“Wakefield deserves to hold on to that number,” Sale said. “He had way too impressive of a career to give that out again. No way I wanted it.”

  • From a rapid rise to major league stardom, to ripping management and shredding throwback jerseys, Red Sox ace Chris Sale hasn't once paused to be ordinary.

    Seven years before trading their best player to the Red Sox in a franchise-altering blockbuster, the White Sox discovered him on the mound at Fenway Park. How's that for a juicy slice of irony?

    As David Price vents on Twitter, Chris Sale shuts out the noise. A certain Red Sox ace has been hitting social media to answer his detractors. Chris Sale? He ignores them. That could be a blessing for him in Boston.

  • Chris threw only six pitches on July 24, 2009, in the bottom of the third inning of the Cape Cod League All-Star Game, retiring three batters in less time than it would have taken to get through the line at one of Fenway's concession stands.

    But the fleeting sight of a 6-foot-6 lefty with a power fastball and a three-quarters arm angle that accentuated an 82-inch wingspan so ridiculous it's almost mythical was branded on White Sox scout Nick Hostetler's brain like the logo on a pair of Levi's.

    "He was lights-out," Hostetler recalled. "He was awesome."

    What followed over the next 13 months formed the foundation of a career that has seen Sale become the best left-handed pitcher in the American League -- aka The Non-Clayton Kershaw Division. Sale's journey also helps in understanding what might compel someone to lash out at his bosses over the amount of time a teammate's son is allowed to spend in the clubhouse or to cut up throwback jerseys before a start because he found them constricting.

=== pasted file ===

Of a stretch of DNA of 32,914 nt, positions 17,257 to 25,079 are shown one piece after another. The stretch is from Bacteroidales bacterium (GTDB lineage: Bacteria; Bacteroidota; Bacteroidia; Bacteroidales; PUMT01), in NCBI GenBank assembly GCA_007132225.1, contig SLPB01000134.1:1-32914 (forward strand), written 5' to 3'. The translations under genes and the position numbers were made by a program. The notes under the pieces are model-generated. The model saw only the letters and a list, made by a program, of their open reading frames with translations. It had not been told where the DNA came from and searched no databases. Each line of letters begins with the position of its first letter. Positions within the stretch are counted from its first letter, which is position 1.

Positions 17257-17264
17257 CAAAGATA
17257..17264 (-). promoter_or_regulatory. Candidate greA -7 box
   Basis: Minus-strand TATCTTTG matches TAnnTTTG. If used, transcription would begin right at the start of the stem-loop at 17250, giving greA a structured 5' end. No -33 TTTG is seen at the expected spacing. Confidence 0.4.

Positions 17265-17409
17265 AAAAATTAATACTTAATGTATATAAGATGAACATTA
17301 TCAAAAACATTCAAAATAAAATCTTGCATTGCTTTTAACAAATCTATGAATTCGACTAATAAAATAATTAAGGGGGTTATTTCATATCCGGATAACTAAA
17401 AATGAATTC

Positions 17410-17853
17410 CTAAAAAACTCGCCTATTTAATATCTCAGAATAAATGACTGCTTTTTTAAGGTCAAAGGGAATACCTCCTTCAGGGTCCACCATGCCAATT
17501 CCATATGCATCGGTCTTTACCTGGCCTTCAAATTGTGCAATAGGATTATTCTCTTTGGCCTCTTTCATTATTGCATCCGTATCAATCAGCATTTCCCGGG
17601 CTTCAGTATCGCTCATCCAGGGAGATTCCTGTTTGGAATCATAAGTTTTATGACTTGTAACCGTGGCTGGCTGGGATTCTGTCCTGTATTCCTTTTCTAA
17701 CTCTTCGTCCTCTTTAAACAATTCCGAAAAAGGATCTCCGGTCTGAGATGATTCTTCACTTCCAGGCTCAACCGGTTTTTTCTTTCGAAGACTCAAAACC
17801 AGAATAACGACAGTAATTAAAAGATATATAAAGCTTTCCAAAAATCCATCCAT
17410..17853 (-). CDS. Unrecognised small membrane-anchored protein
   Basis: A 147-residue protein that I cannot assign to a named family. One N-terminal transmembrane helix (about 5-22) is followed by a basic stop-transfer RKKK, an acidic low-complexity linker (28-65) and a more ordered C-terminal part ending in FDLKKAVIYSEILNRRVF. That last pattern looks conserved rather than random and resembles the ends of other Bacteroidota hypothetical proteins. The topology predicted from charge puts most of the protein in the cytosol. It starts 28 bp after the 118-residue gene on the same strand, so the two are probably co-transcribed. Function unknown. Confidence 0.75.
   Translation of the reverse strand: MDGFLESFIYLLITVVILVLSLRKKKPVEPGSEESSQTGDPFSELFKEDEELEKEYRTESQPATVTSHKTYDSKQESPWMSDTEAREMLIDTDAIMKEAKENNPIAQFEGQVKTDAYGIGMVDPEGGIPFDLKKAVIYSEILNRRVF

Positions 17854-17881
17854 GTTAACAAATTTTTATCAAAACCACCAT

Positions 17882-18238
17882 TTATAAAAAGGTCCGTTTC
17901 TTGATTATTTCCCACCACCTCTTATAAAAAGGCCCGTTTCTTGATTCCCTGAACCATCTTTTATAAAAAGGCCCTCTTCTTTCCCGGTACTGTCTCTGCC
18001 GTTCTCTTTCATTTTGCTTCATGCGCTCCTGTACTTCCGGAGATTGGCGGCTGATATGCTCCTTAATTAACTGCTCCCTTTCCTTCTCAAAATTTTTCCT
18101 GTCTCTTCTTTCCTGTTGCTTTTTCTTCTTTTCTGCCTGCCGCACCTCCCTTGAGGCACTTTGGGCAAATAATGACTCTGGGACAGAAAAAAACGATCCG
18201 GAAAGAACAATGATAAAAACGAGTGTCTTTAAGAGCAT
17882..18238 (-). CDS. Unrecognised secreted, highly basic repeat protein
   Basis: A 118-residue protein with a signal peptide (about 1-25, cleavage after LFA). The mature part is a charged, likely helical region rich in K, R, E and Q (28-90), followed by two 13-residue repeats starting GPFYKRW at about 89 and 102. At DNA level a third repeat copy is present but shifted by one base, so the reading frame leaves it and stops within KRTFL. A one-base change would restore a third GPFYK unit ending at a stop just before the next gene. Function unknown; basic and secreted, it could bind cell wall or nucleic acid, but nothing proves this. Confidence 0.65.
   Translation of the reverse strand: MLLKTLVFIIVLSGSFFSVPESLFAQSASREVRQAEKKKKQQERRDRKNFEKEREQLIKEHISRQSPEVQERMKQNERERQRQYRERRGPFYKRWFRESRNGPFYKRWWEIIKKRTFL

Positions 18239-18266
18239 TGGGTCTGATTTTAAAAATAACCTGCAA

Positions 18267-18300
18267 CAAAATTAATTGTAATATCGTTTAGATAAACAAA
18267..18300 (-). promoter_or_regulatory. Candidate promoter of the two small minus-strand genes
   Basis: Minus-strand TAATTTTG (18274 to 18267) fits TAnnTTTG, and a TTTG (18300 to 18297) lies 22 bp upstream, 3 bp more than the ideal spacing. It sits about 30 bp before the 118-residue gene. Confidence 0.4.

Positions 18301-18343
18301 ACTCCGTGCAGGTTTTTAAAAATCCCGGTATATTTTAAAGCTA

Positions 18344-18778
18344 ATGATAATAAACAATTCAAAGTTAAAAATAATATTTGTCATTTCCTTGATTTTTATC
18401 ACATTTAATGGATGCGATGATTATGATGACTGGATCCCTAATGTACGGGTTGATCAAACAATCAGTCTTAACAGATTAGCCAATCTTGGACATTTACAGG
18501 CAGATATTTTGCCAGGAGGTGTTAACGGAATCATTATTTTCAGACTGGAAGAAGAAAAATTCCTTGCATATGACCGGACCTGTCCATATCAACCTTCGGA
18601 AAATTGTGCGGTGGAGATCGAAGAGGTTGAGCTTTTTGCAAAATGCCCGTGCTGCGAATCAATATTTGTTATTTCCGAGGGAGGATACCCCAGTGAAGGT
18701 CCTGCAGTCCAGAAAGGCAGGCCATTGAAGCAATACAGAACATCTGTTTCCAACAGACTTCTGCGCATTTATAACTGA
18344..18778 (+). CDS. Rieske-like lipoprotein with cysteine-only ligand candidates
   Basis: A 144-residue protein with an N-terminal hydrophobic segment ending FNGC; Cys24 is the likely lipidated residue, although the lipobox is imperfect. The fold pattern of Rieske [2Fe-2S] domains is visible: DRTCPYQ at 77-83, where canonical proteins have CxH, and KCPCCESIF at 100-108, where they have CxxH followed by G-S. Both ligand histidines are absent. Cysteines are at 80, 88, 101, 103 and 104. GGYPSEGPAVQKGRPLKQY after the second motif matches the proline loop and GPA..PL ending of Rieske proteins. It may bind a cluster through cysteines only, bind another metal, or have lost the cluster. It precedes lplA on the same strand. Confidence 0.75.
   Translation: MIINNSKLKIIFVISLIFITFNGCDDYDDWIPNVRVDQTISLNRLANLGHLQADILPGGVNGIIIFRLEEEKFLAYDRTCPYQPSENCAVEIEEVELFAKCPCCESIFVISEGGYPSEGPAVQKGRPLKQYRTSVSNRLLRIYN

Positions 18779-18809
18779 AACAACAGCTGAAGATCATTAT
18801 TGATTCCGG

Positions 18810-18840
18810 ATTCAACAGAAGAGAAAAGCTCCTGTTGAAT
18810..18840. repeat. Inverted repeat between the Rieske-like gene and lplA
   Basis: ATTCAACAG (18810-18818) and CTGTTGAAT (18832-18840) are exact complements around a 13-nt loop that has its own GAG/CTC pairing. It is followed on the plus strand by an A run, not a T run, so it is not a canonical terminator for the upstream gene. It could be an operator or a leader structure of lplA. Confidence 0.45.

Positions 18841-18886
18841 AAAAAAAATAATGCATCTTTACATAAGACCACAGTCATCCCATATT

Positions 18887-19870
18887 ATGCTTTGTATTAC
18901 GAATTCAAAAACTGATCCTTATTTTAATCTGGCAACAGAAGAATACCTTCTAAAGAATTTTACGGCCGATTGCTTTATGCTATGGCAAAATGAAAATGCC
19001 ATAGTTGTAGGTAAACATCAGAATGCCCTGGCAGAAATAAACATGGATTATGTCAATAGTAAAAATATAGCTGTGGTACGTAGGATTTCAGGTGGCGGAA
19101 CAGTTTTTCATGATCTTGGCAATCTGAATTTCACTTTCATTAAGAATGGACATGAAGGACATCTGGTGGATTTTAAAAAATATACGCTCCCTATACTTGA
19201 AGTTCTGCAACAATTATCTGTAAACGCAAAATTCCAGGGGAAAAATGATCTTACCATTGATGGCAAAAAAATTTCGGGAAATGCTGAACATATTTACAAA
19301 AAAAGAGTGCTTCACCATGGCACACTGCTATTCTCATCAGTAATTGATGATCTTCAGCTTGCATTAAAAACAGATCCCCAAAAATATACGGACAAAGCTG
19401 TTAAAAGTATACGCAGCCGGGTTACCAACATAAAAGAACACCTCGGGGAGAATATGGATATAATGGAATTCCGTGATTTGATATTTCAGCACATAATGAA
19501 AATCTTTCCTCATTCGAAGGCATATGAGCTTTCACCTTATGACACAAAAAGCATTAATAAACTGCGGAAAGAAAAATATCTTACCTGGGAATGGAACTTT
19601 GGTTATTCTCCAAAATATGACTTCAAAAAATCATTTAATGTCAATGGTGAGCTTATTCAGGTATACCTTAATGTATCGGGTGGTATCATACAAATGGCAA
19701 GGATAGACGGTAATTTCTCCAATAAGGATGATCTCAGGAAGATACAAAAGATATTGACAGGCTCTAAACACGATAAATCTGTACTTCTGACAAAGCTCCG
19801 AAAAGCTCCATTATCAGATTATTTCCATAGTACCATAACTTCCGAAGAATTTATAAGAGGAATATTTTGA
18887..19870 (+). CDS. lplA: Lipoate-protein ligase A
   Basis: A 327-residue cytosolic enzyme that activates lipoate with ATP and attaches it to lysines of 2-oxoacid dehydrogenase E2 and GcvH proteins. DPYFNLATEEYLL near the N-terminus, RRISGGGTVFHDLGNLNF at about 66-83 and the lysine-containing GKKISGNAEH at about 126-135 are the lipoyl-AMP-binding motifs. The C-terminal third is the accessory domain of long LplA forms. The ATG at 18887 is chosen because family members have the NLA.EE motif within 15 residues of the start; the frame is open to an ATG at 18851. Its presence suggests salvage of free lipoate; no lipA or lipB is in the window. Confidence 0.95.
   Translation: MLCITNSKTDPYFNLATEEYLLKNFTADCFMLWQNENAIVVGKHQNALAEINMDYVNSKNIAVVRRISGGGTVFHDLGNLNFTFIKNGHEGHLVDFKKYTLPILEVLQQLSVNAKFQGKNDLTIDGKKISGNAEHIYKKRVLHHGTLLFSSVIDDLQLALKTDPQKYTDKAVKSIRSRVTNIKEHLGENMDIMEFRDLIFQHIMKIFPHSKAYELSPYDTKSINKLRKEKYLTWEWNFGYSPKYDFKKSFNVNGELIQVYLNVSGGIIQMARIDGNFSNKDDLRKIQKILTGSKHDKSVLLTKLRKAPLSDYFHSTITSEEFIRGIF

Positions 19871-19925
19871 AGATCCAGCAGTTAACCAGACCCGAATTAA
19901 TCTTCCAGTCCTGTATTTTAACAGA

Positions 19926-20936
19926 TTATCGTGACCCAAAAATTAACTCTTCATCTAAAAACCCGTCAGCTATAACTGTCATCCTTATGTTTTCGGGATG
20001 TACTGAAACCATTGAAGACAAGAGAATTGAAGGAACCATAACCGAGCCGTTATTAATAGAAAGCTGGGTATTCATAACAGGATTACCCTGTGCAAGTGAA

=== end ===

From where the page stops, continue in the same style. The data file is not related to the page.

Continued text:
In the 378 days after he walked off the mound at Fenway, Sale turned 21, became a father, went 11-0 with a 2.01 ERA for Florida Gulf Coast University and was runner-up for the Golden Spikes Award as the nation's top collegiate baseball player. He also slid out of the top 10 in the draft (and lost out on about $1 million) and made his major league debut in the eighth inning of a game in Baltimore with the White Sox in the throes of a playoff push.At no time did Sale pause to be ordinary.

    Sale's "inverted "W" pitching motion scared off some scouts during his days at Florida Gulf Coast University. (Anderson Independent Mail - Mark Crammer)

  • Of the six pitchers drafted ahead of Sale in 2010, three have reached the big leagues, as of Spring Training, 2017. Jameson Taillon, Drew Pomeranz and Matt Harvey faced an average of 1,373 batters in the minors. Sale faced 43. So to call Sale's rise to the Majors "meteoric" would be giving too much credit to meteors.